Of Cancer and Immortality

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My growing fascination over the field of oncology could not be contained. The little pieces in my life that seemed like  coincidence have placed me here where I could marvel about the science behind cancer. This fascination may have been hereditary. I might have gotten it from my father who was also once fascinated by cancer. He tried to fight against cancer as an oncologist, and still tried to fight cancer as the patient himself with his own metastasized hepatocellular carcinoma (liver CA). But I never really got the interest in it until I had the chance to learn more about it in the school of medicine. Having gotten in the field of medicine has only opened more possibilities for me, more learning, and understanding about oncology.

Recently, I have read the book of Siddhartha Mukherjee entitled, The Emperor of All Maladies, a biography of cancer. And this book has given me a broader understanding of how cancer partook, not just in the history of science and medicine, but in the lives of many people, those who survived and those who did not.

I marvel at the thought that, cancer may have been the immortality that many have sought for in the past. It grows indefinitely, and it surpasses the need for apoptosis, or cell death. The function of the cancer cells are nothing different from the function of our very own normal cells, only they have outwitted the normal ones. It has maximized the need to survive, to repair itself, to mutate again and again if needed just to outsmart the well-studied chemotherapeutic agents. There are people who have long died because of cancer, but they live on with their still living cancer cell lines that are used for more research. Indeed, cancer has survived throughout the centuries, science and medicine may seem to be running just behind, but I like the analogy that Mukherjee said in his book, referring to the Red Queen hypothesis. The Red Queen in Alice in Wonderland said, “It takes all the running you can do, to keep in the same place.” There is no chance of slowing down, otherwise we fall off from this race against cancer.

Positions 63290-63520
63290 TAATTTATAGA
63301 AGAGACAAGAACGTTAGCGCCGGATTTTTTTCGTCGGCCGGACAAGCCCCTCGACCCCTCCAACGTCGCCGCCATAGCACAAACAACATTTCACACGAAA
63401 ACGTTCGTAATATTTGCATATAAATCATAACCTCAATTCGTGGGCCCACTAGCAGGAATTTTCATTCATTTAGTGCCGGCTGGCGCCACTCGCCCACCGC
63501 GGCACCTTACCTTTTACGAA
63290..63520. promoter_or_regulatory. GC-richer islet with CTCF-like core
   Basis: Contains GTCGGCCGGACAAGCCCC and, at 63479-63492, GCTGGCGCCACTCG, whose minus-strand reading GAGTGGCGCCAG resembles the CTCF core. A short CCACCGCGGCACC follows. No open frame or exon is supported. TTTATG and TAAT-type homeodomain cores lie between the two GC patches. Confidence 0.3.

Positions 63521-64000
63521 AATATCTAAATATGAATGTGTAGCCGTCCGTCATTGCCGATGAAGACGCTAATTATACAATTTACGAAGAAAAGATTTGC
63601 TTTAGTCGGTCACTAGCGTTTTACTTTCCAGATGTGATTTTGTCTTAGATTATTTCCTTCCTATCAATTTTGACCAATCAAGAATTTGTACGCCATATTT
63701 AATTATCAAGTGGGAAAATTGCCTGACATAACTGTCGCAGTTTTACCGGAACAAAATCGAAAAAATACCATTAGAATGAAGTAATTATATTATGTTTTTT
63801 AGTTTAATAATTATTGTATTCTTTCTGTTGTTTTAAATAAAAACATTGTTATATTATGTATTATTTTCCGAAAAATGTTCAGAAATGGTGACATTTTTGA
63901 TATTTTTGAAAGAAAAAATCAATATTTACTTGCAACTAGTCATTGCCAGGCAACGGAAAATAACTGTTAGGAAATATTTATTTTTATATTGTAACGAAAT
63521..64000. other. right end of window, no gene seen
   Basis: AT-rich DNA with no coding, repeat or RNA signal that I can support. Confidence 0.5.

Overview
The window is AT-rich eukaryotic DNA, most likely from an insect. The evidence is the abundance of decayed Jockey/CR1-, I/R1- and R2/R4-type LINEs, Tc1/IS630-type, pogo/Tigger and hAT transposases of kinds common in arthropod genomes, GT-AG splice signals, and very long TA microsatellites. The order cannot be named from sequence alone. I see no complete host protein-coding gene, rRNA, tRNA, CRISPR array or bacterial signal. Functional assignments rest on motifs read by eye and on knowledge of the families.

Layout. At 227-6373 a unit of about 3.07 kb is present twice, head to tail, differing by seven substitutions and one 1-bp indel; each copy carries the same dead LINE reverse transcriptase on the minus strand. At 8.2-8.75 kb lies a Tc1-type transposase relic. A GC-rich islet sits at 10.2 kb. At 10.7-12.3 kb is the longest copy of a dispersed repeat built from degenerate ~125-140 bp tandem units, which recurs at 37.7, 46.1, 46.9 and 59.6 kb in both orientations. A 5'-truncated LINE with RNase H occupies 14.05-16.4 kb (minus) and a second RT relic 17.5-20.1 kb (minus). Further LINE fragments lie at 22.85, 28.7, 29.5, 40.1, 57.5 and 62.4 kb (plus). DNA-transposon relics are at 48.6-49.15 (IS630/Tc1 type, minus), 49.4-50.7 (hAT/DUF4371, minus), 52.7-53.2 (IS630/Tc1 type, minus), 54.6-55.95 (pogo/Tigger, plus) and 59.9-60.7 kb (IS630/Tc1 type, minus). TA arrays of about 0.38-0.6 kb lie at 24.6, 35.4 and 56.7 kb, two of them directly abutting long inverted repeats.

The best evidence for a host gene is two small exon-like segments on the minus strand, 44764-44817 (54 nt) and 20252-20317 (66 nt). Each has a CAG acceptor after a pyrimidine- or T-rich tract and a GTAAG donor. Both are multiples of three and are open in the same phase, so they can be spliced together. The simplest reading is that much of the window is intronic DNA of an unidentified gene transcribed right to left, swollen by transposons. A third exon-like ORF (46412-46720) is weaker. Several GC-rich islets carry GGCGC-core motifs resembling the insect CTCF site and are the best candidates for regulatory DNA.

Cancer, the disfiguring immortality, has no definite cure until present. Death seemed like the definite cure, but we know that cancer cells may live on even with the person inflicted already dead. The heterogeneity of this disease seemed like a big chaos to the observer, but to the keen scientists who have poured their lives in studying it, they have seen an organized chaos. And this organized chaos built in the genes of humans may, in the future, point us to a more definite answer to the disease. Despite the vast knowledge on cancer at present, we are still burdened with a lot of mortalities.  Screening and imaging may have led us to detect cancer earlier, but the outcome has not gotten us far from the previous rates of mortality. With all the death and defeat, scientists, doctors, and patients still wage on with the war, knowing there have been a few who survived and lived on with victory.


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